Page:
Zac Efron told law enforcement that he and his bodyguard were attacked by a group of homeless men after their car ran out of gas in downtown Los Angeles. But the so-called bodyguard is actually a convicted drug dealer , and one of Zac's friends told TMZ that the idea he was getting a late-night dinner in the area is suspect. News reports that the Neighbors actor was spotted at The Hollywood Improv the night after the incident. Is Zac headed down the wrong path again or is the skirmish getting blown our of proportion?
How many films have to deal with the kind of somewhat insane scrutiny that Paramount's Noah has had to undergo? How many major films have had to deal with headlines about the film's marketing having to add a disclaimer to reassure viewers that it was an adaption of a given source material and not an word-for-word translation? How many $125 million+ blockbusters have had to deal with reports on whether or not its star actually got to meet the Pope?
Andrew Garfield really has a way with kids. Throughout the Amazing Spider-Man 2's press tour, he's delivered one heartwarming moment after the next, and he just one-upped himself. Andrew joined his costar Jamie Foxx on behalf of the World Wildlife Fund to encourage kids at a environmentally progressive school in Singapore to engage in environmental sustainability. If you thought Andrew with a little Spider-Man and a suited-up Batkid were the cutest things ever, just wait until you see him with a watering can and a tiny panda.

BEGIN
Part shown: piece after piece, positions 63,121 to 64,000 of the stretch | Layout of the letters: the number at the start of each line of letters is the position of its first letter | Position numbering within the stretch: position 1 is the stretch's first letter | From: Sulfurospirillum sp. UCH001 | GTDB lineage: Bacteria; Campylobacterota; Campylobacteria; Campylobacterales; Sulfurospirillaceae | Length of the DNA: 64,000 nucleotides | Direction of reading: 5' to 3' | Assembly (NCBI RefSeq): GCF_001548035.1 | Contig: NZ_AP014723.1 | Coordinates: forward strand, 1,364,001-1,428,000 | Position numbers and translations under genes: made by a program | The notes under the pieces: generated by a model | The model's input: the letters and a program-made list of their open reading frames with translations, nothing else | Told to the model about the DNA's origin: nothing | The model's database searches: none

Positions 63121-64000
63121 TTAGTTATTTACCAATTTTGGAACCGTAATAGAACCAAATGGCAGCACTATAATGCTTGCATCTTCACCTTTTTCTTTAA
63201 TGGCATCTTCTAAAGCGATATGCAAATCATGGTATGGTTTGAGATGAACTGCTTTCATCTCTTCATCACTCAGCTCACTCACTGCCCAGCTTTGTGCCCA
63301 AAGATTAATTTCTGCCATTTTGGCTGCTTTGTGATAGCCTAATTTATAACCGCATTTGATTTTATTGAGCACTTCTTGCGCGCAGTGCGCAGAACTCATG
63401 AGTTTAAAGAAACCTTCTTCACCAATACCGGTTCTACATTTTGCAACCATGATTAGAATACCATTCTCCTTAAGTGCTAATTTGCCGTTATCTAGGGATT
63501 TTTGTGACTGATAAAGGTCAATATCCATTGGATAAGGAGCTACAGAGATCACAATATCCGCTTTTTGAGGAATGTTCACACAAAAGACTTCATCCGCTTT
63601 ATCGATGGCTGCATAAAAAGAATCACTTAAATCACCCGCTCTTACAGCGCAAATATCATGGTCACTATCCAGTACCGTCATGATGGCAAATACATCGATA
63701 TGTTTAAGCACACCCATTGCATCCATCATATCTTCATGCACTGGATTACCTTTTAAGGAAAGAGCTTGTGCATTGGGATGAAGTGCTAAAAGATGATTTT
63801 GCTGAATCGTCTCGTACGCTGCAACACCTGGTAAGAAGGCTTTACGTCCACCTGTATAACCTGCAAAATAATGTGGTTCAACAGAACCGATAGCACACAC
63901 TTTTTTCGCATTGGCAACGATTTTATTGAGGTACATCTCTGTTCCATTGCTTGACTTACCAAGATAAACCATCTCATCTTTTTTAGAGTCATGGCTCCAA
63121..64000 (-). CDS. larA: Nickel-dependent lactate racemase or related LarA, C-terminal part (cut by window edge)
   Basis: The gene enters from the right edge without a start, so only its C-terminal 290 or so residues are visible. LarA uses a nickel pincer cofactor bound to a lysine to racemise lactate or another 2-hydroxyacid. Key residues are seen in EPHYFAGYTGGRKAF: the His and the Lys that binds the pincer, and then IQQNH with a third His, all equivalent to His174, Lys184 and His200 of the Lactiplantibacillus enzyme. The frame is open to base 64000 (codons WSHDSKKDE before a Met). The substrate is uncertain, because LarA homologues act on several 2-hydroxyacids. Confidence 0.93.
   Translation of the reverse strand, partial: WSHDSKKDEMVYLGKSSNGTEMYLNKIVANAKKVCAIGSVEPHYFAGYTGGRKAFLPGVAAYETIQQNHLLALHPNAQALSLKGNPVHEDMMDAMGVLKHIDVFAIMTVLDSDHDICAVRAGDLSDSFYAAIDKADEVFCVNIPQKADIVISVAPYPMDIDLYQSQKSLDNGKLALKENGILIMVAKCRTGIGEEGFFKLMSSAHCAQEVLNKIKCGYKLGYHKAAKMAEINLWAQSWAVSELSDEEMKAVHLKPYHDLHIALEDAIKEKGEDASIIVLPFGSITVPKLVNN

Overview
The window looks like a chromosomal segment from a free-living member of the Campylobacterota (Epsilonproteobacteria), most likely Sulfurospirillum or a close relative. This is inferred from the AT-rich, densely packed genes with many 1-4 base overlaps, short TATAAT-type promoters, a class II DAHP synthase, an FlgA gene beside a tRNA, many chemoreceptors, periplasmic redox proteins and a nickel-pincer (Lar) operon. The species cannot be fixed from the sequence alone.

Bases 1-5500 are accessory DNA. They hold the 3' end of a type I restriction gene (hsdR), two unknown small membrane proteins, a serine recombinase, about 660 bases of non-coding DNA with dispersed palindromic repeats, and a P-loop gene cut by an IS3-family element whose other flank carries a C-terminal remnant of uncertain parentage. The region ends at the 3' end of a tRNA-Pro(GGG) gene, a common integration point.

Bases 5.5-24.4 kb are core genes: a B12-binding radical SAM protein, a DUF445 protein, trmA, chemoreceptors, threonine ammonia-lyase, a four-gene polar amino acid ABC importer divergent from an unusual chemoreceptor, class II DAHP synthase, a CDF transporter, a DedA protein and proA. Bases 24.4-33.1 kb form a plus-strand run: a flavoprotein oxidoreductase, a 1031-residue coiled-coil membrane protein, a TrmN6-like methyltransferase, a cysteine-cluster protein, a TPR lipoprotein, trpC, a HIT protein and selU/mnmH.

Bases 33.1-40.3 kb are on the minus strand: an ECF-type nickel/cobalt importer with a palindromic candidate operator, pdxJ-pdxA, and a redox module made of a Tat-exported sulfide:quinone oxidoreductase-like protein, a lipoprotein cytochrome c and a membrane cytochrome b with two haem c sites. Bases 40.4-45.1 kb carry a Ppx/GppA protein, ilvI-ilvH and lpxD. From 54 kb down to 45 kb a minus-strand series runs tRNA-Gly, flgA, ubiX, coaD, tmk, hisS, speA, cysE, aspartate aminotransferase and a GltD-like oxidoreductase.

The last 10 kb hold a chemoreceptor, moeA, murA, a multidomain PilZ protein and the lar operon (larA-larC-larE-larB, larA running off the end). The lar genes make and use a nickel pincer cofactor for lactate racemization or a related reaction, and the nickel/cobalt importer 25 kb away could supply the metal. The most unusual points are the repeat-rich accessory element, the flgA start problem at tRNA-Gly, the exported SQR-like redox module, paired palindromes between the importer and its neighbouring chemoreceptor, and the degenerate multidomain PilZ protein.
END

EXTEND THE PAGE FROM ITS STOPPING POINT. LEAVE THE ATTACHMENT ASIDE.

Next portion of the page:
Sometimes satire isn't made for Twitter's 140-character world. Comedy Central deleted a message Thursday from its "Colbert Report" Twitter feed showing a still from Wednesday night's show where Stephen Colbert joked about starting a "Ching-Chong Ding-Dong Foundation for Sensitivity to Orientals or Whatever." Comedy Central deleted the tweet and made clear the feed was not controlled by the show. A #CancelColbert then appeared on Twitter, igniting a debate over what is funny and what is offensive.